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Six tips for the home-worker

27 January 2016 11:45

I'm a home-worker and I love it. Although it actually came about through necessity. As a single parent of a young family of two, I needed a way to combine my role as a full-on mum-type person with keeping the roof over our heads. (I've since discovered that's the reason many of us start.)


More than ten years on, and my children are fully grown. But I'm still a home-worker and I still love it. It suits my life and my personality. It allows me to use my skills (the editorial ones I've studied and the writing ones I continue to develop). And, despite the inevitable uncertainties, the constant checks on the bank balance, that awful moment once a year when I realise I can't put off doing my tax return any longer - I wouldn't change it for the world.


So, a quick super six: six things that have worked for me over the years as I've beavered away behind my own front door. They may not be new to you, but they're fully tried and tested - right here.


1 Make a morning routine. Whether that's getting straight up and at it, or at it after taking children to school and walking the dog, develop a rhythm that works for you. Oh yes, and never skip breakfast. Make time, even for just five minutes, and really savour that first meal of the day. It's good for you.


2 Create a dedicated workspace. I'm fortunate. In the words business, I don't need much room. I have a desk in a corner of my bedroom. Underneath is a tray of folders - my filing system. To my left is a shelf of regularly used reference material. Other than my computer, a changeable montage of photos and postcards, and a rather funky green desk lamp which offsets everything beautifully, that's it. That's all I need. Depending on your business, you may need more. So decide what you need and want - and create it.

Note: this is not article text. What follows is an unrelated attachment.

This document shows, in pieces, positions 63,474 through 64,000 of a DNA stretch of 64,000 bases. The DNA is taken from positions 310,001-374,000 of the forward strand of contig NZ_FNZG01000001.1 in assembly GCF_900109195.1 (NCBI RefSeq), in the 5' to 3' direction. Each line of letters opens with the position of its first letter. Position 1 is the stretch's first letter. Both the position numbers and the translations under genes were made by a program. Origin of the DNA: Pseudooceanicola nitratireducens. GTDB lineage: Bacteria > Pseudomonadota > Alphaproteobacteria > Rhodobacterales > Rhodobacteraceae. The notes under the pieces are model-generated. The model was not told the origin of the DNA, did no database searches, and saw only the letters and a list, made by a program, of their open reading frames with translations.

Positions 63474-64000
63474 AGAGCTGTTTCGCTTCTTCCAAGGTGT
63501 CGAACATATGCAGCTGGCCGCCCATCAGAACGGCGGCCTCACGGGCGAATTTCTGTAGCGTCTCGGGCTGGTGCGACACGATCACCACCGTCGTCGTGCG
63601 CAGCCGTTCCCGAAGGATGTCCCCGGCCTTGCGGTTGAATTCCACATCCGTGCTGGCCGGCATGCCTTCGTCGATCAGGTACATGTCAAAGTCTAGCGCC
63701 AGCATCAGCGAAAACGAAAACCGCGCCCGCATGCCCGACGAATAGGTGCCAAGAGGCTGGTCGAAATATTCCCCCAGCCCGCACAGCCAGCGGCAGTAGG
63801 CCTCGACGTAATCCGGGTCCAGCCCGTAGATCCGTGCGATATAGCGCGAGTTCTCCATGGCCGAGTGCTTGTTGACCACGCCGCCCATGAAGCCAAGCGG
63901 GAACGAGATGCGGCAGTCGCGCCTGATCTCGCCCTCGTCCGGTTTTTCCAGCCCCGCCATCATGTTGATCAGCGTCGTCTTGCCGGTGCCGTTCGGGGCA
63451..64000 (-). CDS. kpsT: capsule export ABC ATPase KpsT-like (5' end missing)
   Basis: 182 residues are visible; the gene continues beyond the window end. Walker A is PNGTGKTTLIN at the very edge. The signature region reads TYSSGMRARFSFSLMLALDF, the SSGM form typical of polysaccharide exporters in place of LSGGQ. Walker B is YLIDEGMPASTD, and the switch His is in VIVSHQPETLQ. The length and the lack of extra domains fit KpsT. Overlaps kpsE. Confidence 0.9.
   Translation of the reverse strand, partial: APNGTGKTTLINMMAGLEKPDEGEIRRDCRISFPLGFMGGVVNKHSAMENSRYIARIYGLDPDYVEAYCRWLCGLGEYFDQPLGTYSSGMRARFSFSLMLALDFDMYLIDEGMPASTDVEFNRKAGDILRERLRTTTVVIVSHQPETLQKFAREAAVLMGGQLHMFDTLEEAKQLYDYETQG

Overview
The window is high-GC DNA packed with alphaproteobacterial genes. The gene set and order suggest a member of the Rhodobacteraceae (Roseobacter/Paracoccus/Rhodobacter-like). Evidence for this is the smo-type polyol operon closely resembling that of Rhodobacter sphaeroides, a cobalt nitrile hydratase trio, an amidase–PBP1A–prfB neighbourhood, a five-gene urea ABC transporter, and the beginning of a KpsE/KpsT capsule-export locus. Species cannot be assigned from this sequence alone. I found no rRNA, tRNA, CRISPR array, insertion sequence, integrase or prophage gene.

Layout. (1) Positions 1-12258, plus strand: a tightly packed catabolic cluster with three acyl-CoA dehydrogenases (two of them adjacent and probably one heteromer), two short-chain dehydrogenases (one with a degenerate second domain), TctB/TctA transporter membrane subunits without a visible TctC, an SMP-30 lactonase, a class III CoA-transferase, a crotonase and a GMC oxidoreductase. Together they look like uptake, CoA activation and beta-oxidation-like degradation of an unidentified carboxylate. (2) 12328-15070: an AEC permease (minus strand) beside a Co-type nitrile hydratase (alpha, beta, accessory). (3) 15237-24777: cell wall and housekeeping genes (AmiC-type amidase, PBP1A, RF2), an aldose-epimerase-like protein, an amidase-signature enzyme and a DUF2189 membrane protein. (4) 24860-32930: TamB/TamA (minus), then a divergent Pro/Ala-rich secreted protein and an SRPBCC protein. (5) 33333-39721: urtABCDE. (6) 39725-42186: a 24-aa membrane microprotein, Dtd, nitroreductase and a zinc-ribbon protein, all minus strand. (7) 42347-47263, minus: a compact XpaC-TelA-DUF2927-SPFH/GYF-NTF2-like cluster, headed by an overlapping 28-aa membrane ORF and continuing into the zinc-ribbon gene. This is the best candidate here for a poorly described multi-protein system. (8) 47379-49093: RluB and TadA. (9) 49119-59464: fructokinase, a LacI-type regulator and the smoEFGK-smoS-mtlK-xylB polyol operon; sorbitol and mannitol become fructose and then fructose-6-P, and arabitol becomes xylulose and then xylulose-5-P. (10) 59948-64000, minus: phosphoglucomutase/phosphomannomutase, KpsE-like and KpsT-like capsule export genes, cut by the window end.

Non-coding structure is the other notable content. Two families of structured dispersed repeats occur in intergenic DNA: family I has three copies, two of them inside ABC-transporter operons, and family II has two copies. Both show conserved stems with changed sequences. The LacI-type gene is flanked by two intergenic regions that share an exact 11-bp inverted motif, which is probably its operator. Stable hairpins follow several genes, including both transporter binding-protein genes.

3 Don't feel bad about saying no to people. Because you're at home, friends and neighbours may assume you're available - for coffee, to child mind, to pick them up from the station because the bus is a pain. Just remember that a work day is a work day. You couldn't help if you were out at work. You're in at work. You have bills to pay, and only so many hours to spend at your desk. Don't feel bad about saying no.


4 The same goes for cleaning. The stairs may need a hoover. There may be splatters on the cooker from some rather over-enthusiastic porridge-stirring. Leave them. Leave it all. You'll make time later. On a working day you need to be in your lovingly created workspace. Working.


5 If you find it hard spending your days alone and you have what you need to make your business mobile, pack yourself up now and again and go and work in a coffee shop. You'll find plenty of others doing the same. Personally I need the peace and quiet of my own desk, but if you're the sort who can zone out and not be distracted by noise around you, a different view and a large, steaming latte can make a refreshing change to your work routine. It might even kick-start new inspiration.


6 Network. You can do a lot online. There's LinkedIn, which helps you to connect with others in your line of business - or with those who might be looking for the services or products you provide. I use Twitter a lot too. And if there's a professional body associated with your work (I'm a recent member of the Society for Editors and Proofreaders), look into the cost of joining. There will often be local meet-ups where you can get together with people who understand because they do what you do and face the same pressures (and rewards) as you face.


I know. You've probably heard all this before. But sometimes it's good to remind ourselves how to frame a home-based working life so that we can build it into what we want it to be. It's certainly the way I've kept things ticking over through the years, and so far, I've managed to hold on to our roof whilst working under it.

With thanks to Lydia Tewkesbury (follow @LydiaTK on Twitter) for blog inspiration.